A mean prank involving a school desk, a cruel remark at a restaurant.
Lisa Fipps suffered through such experiences as a child — as does her main character, Ellie, in “Starfish.”
“Everything hurtful that happens to Ellie, happened to me in some way,” said Fipps, about her new novel in verse.
“Because I was a fat kid, I was bullied — at school, at home, and out and about,” she told KidsPost from her home in Kokomo, Indiana.
An avid reader as a kid, Fipps adored “Charlotte’s Web,” “The Country Bunny and the Little Gold Shoes” and her family’s set of encyclopedias. But when she looked for books with characters like her, she found nothing.
So, as an adult, Fipps decided to write such a story.
Perhaps you, too, have been bullied about your weight or a part of your body. Maybe you can relate to Ellie’s pain and her desire to be accepted for who she is.
Ellie’s mother nags and puts her on diets. Kids at school taunt her and suck in their stomachs when she passes. Ellie copes by trying to make herself small and quiet. She tries not to take up too much room or draw attention to herself.
Ellie finds peace and a sense of safety in one place, though: her family’s pool. She likes to spread her legs and arms, like a starfish, and take up space.
With the help of her supportive father, Ellie discovers another safe place: the office of Doctor Wood, a therapist.
As she talks with Wood, Ellie begins to learn how to stick up for herself. She pushes back against her mother and other tormentors.
Fipps called her own therapy “essential” to her current feeling of self-worth. If you don’t get the help you need, she said, it can affect the way you deal with life — for the rest of your life.
Sometimes young people resist seeing a therapist because they aren’t sure what happens or whether they want to share their deepest feelings. In her novel, Fipps shows that trust often builds over time. And as Ellie demonstrates, it is the young client who decides what they talk about.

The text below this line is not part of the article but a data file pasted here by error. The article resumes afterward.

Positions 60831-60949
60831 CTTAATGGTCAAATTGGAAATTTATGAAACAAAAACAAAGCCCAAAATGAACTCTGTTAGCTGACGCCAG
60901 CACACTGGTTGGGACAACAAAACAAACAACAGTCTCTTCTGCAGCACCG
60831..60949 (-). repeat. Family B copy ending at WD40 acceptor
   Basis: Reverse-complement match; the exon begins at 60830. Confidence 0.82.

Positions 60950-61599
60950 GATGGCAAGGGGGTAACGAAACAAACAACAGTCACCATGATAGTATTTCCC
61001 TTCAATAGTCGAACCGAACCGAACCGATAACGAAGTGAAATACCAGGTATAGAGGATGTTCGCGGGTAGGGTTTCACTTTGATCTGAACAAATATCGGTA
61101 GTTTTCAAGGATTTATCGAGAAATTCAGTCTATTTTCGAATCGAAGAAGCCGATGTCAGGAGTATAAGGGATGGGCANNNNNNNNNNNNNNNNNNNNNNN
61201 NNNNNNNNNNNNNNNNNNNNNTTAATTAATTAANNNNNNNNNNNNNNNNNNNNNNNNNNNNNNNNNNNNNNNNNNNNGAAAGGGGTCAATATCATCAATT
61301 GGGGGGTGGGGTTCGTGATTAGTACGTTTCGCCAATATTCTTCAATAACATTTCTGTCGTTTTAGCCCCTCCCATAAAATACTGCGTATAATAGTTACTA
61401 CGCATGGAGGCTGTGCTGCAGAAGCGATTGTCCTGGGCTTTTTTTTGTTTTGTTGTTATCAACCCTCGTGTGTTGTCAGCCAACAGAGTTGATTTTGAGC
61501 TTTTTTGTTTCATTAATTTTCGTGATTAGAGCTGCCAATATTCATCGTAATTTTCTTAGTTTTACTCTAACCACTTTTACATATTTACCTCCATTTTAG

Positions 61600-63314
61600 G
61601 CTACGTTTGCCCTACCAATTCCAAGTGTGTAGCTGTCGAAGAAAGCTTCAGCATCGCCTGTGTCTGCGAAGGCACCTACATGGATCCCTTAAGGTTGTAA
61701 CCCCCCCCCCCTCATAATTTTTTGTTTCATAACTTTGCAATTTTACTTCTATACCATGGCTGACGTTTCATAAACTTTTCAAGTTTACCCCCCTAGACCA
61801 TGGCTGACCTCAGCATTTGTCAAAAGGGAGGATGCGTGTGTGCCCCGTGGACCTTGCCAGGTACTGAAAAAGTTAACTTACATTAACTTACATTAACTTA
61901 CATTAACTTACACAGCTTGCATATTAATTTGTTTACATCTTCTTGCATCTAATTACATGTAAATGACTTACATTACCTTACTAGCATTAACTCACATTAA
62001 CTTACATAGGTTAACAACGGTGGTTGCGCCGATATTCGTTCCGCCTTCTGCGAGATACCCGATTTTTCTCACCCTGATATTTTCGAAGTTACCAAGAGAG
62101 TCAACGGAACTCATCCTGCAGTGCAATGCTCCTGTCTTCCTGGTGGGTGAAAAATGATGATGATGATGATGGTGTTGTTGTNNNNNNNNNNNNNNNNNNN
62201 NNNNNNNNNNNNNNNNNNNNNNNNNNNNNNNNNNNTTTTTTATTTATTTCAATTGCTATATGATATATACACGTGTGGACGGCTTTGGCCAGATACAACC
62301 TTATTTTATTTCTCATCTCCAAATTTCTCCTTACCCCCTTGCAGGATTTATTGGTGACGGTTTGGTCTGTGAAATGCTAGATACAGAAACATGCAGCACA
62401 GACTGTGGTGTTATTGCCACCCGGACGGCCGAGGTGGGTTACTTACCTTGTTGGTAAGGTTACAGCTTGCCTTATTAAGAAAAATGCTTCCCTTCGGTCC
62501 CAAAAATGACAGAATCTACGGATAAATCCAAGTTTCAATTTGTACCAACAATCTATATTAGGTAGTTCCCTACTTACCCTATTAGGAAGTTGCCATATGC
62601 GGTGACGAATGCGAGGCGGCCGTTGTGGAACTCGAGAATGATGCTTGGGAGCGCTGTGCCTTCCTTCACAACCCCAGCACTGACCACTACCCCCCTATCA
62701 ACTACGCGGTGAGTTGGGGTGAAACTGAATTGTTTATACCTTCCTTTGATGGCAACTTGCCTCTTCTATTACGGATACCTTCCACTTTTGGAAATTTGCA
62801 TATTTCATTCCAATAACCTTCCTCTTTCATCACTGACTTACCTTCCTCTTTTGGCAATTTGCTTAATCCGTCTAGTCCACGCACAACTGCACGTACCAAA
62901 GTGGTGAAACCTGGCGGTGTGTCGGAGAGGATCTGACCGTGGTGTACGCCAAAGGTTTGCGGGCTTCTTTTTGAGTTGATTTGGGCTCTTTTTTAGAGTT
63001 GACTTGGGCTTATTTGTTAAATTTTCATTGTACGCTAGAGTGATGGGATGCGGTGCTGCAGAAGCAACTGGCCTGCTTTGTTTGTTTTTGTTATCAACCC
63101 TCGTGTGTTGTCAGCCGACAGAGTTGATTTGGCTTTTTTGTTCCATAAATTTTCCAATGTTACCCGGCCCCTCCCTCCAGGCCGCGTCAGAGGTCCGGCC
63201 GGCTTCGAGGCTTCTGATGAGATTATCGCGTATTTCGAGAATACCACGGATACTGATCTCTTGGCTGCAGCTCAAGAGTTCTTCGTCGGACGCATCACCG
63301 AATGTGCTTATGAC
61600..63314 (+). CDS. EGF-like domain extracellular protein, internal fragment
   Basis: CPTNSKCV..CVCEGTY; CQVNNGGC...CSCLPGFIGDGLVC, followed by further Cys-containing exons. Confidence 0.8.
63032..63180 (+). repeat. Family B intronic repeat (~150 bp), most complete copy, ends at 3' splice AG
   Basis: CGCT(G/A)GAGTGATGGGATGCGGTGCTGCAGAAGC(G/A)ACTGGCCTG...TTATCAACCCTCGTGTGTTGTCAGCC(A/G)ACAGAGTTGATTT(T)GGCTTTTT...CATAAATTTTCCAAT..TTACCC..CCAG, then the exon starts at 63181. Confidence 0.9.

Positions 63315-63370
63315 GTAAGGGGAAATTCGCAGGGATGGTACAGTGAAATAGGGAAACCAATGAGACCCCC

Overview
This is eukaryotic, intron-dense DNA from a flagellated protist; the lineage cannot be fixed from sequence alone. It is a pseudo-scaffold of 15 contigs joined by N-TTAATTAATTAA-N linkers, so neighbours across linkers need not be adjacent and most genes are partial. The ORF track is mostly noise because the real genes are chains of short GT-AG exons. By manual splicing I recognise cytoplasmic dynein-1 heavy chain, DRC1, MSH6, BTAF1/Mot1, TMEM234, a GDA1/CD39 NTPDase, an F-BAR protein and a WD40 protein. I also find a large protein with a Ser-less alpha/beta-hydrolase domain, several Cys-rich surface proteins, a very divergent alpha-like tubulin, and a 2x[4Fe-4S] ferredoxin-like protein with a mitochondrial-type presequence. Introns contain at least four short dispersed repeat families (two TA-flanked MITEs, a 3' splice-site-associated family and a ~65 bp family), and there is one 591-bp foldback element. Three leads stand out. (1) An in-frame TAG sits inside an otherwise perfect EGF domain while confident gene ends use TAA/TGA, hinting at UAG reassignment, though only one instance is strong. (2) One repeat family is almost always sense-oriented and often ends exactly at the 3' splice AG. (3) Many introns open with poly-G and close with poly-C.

Fipps has written poetry since childhood. She loves the “emotional punch” that a poem can pack. “Starfish” began as poems about the characters, which she thought she would eventually turn into prose.
Then she read a novel in verse by Sonya Sones. That’s when Fipps realized, “Hey, I can write my story in poems, too — and get to the heart of the story, the feelings of the character more quickly.”
“Starfish” is Fipps’s first novel, and she is busy writing several more. She has also been delighted, during virtual book events, to see how young readers connect with Ellie.
“They want to know what else might happen, if there will be a sequel or a prequel,” she said. “And they have lots of questions about Ellie’s pug, Gigi.”
April is National Poetry Month, and Fipps happily shared the advice for young poets that she strives to take herself. “Start by playing with words,” she said. “They are like clay. With your imagination, you can shape them into [the form] you want.”
Through written words, you might explore your own feelings — joy, fear, shame, love — as Fipps does with Ellie. You might even create your own personal story through poems.